19. 5 out of 5

    Janice

    This is an amazing book! It's a gift to all mothers and daughters and families who are trying to understand WHY things are the way they are. The book is more than about the Holocaust, a truly horrific experience and time in our world, but about how children and grandchildren are affected by the trauma a parent goes through. I am jealous of Leslie for having the time with her mother and getting her mother and family to share all they did. What a gift! I found out a few years ago that my birth mot This is an amazing book! It's a gift to all mothers and daughters and families who are trying to understand WHY things are the way they are. The book is more than about the Holocaust, a truly horrific experience and time in our world, but about how children and grandchildren are affected by the trauma a parent goes through. I am jealous of Leslie for having the time with her mother and getting her mother and family to share all they did. What a gift! I found out a few years ago that my birth mother had died - and I never got the chance to talk with her or get to know her. The ways in which Leslie was able to come to understand and demonstrate how her mother's trauma affected her was brilliant. This memoir speaks volumes and left my head and heart reeling. Working with those affected by domestic violence or other issues - I will always be thinking about the impact of this and could the negative impacts have been altered, changed, improved with counseling and support? I find myself self-evaluating more of why I am the way I am and the way I parent. I wish my daughter would read this and consider my past as it translated to her growing up - and my sisters, my aunt, and friends. Powerful on many levels. Expertly and loving written, Leslie Gilbert-Lurie!

  20. 4 out of 5

    Becki Basley

    Bending towards the sun : A mother and daughter memoir By Leslie Gilbert-Lurie and Rita Lurie (Scribd). The time Is world war 2 and setting is Poland. Forced to flee for their lives, Rita went into hiding with 14 of her family members in a crowded attic. They had to stay quiet and move as little as possible while the farmer downstairs did his best to keep them alive. They lived in these conditions five years. At the end of the war, Rita and her family move several times before settling in the Uni Bending towards the sun : A mother and daughter memoir By Leslie Gilbert-Lurie and Rita Lurie (Scribd). The time Is world war 2 and setting is Poland. Forced to flee for their lives, Rita went into hiding with 14 of her family members in a crowded attic. They had to stay quiet and move as little as possible while the farmer downstairs did his best to keep them alive. They lived in these conditions five years. At the end of the war, Rita and her family move several times before settling in the United States. As is often the case, a part of them in their psyche remained in that attic. This book takes you through the life of Rita and the challenges and nightmares not only she lives with but how it affected her children and even her grandchildren. Its a very insightful book , highly recommend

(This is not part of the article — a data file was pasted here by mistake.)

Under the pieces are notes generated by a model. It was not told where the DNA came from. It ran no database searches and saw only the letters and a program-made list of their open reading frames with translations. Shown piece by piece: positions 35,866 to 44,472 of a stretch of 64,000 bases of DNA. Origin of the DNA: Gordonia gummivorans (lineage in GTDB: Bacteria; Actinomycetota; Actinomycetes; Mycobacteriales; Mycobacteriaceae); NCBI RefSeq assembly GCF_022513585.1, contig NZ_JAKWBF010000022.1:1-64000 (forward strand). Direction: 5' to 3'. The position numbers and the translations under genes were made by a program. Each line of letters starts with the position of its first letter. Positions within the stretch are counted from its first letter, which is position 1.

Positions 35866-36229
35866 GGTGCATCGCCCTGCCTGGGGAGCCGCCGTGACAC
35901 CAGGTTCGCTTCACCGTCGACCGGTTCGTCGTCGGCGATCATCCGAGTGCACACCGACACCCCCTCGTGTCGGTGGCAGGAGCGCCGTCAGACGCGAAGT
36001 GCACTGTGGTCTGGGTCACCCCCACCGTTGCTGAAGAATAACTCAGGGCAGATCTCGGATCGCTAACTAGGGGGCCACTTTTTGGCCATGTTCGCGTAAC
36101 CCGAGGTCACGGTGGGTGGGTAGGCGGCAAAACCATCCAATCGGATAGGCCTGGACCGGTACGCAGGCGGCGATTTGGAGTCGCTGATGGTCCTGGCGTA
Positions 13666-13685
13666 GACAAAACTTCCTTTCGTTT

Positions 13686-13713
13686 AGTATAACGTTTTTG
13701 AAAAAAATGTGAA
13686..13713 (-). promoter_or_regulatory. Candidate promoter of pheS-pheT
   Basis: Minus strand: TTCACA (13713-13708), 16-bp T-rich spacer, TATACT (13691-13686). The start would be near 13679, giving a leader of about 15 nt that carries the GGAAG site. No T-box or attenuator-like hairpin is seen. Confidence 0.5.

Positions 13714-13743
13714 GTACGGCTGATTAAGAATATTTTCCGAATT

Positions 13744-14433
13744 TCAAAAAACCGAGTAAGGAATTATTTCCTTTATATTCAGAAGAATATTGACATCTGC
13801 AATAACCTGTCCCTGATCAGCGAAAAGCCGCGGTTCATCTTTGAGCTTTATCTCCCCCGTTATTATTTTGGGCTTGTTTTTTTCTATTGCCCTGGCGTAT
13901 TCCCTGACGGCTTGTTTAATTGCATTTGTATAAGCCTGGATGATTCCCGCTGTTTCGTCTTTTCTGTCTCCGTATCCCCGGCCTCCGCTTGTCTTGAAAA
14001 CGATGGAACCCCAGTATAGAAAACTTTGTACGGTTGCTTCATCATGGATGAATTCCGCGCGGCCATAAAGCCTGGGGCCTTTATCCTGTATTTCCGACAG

21. 4 out of 5

    Heather

    This book is in two parts the first is the story of the Polish Jewish mother who was a survivor of the holocaust. The second was the story of her daughter who was born and raised in America. The first part was read by the mother herself, very moving and explained the situation for so many people very well. Despite the human horror of the events and tragic loss of life, the mother and her family left everything and emigrated to America to begin a new life. An opportunity to start a new life and r This book is in two parts the first is the story of the Polish Jewish mother who was a survivor of the holocaust. The second was the story of her daughter who was born and raised in America. The first part was read by the mother herself, very moving and explained the situation for so many people very well. Despite the human horror of the events and tragic loss of life, the mother and her family left everything and emigrated to America to begin a new life. An opportunity to start a new life and repair the damage done. The daughter who appears to have had a loving home and living the American dream is tormented by the effects of what her mother went through. The second part of the book read by the author became a chore to listen/read. I did finish it, three stars for part 1. Thank you to #Netgalley for the audio version of this book.